Myths About Crime
January 15, 1996
Facts and figures about the state of violent crime and punishment in the United States explode many of the prevalent myths.
Myth: Violent crime is going down. Despite recent dips in the overall crime rate, violent crime rates remain at historic highs, and more than 10 million violent crimes were committed in 1993.
Myth: The threat of violent crime is exaggerated. An American is more than twice as likely to be a violent crime victim as to be injured in a car accident, and as likely to be murdered as to die from AIDS.
Myth: Most violent crimes against whites are committed by blacks. In 1993, only 18 percent of the 8.7 million violent crimes against whites were committed by blacks, while about 80 percent of the 1.3 million violent crimes against blacks were by blacks.
Myth: Revolving door justice is rare. Barely one criminal is imprisoned for every 100 violent crimes, and about one in three violent crimes is committed by someone on probation, parole or pretrial release.
Myth: Prisons are full of first-time drug offenders. Since 1974 more than 90 percent of all state prisoners have been violent or repeat offenders. Between 1980 and 1993, the number in state prisons for violent crimes grew by 221,000, 1.3 times the growth in imprisoned drug offenders (most of whom have long criminal histories).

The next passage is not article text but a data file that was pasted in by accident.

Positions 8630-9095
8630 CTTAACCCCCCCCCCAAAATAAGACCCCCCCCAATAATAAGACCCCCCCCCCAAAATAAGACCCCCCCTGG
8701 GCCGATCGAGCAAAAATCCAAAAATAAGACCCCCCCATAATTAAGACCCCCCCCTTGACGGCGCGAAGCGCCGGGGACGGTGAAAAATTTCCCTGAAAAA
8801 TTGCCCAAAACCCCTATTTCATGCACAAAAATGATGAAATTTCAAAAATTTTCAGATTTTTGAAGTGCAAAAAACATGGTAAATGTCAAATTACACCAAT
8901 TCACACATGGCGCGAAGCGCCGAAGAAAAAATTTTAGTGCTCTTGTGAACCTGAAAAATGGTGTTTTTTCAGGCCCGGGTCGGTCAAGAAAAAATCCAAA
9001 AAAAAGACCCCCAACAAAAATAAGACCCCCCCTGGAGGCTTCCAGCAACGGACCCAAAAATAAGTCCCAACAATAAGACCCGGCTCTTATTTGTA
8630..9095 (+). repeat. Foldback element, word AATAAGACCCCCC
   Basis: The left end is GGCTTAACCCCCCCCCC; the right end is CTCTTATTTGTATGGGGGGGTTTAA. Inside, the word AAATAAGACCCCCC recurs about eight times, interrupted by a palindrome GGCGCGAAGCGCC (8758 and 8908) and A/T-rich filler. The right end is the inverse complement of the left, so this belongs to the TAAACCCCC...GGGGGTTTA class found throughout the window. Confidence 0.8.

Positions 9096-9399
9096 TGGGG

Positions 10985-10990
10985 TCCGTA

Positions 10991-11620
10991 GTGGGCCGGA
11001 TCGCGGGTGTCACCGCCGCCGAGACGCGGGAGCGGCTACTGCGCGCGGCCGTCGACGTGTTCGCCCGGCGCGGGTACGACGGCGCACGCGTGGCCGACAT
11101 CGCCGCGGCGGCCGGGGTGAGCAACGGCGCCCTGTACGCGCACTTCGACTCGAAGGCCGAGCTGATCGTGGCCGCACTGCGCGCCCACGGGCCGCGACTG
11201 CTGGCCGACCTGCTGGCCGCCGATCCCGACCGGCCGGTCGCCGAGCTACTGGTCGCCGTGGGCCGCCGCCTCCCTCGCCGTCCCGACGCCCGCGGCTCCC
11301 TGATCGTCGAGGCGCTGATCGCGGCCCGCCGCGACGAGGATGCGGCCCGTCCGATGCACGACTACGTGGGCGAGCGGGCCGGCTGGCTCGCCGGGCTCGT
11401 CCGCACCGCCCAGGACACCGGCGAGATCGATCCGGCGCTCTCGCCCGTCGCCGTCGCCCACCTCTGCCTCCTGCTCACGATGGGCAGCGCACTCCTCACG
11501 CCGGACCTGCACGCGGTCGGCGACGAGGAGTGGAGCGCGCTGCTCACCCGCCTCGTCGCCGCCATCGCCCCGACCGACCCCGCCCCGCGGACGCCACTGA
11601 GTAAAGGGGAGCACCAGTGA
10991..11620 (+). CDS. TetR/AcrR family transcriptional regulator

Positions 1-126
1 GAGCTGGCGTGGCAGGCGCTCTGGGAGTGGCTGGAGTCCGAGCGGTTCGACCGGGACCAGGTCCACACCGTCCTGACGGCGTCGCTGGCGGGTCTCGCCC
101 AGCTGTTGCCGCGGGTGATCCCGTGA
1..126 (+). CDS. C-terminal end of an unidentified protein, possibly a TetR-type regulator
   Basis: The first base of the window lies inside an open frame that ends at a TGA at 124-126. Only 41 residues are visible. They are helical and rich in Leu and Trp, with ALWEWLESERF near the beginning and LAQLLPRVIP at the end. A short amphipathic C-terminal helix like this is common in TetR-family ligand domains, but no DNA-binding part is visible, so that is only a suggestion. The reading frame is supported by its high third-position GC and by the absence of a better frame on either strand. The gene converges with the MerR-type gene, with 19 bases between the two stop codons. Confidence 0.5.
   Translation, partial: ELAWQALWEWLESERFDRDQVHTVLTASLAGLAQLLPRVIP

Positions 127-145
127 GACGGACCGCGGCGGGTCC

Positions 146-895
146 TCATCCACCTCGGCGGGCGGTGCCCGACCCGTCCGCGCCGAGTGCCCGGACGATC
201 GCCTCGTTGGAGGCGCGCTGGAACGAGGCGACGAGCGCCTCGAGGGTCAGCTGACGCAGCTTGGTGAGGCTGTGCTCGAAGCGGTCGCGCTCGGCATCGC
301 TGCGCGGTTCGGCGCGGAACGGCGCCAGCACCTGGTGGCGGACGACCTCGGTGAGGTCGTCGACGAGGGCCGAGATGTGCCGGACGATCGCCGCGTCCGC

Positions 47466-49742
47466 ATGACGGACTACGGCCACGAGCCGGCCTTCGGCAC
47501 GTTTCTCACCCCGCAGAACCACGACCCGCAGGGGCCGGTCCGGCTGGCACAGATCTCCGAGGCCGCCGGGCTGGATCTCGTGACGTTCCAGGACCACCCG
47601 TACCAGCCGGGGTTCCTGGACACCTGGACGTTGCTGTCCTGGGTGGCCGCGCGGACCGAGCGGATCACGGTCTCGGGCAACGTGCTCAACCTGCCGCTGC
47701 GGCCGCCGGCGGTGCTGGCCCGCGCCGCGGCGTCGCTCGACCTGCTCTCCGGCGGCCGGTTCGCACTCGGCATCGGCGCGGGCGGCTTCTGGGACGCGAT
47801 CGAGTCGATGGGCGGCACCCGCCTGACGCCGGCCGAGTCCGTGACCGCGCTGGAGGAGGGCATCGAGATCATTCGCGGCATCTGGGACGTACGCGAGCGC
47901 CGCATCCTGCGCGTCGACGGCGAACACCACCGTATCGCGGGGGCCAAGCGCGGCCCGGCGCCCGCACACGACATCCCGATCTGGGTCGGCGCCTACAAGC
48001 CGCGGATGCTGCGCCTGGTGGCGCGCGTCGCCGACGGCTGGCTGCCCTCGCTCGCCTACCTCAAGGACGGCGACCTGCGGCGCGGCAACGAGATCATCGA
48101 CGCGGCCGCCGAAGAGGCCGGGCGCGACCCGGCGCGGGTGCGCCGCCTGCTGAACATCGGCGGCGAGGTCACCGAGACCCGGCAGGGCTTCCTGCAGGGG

Myth: Persons on probation and parole pose little threat. In 1991, 45 percent of state prisoners were on probation or parole at the very time they committed their latest crimes, and while free, they committed at least 218,000 violent crimes, including 13,200 murders and 11,600 rapes.
Myth: Because of mandatory sentencing, most prisoners now do long, hard time. Despite mandatory laws, between 1985 and 1992, the average maximum sentence declined about 15 percent, from 78 months to 67 months, and in 1992, the actual time served by violent felons was 43 months.
Myth: More violent juvenile felons are being handled like adults. In 1991, about 51,000 male juveniles were held in public juvenile facilities, a third of them for violent crimes. However, in 1992 alone there were over 110,000 juvenile arrests for violent crimes.
Source: John J. DiIulio Jr. (Manhattan Institute), "Ten Truths About Crime," Weekly Standard, January 15, 1996.
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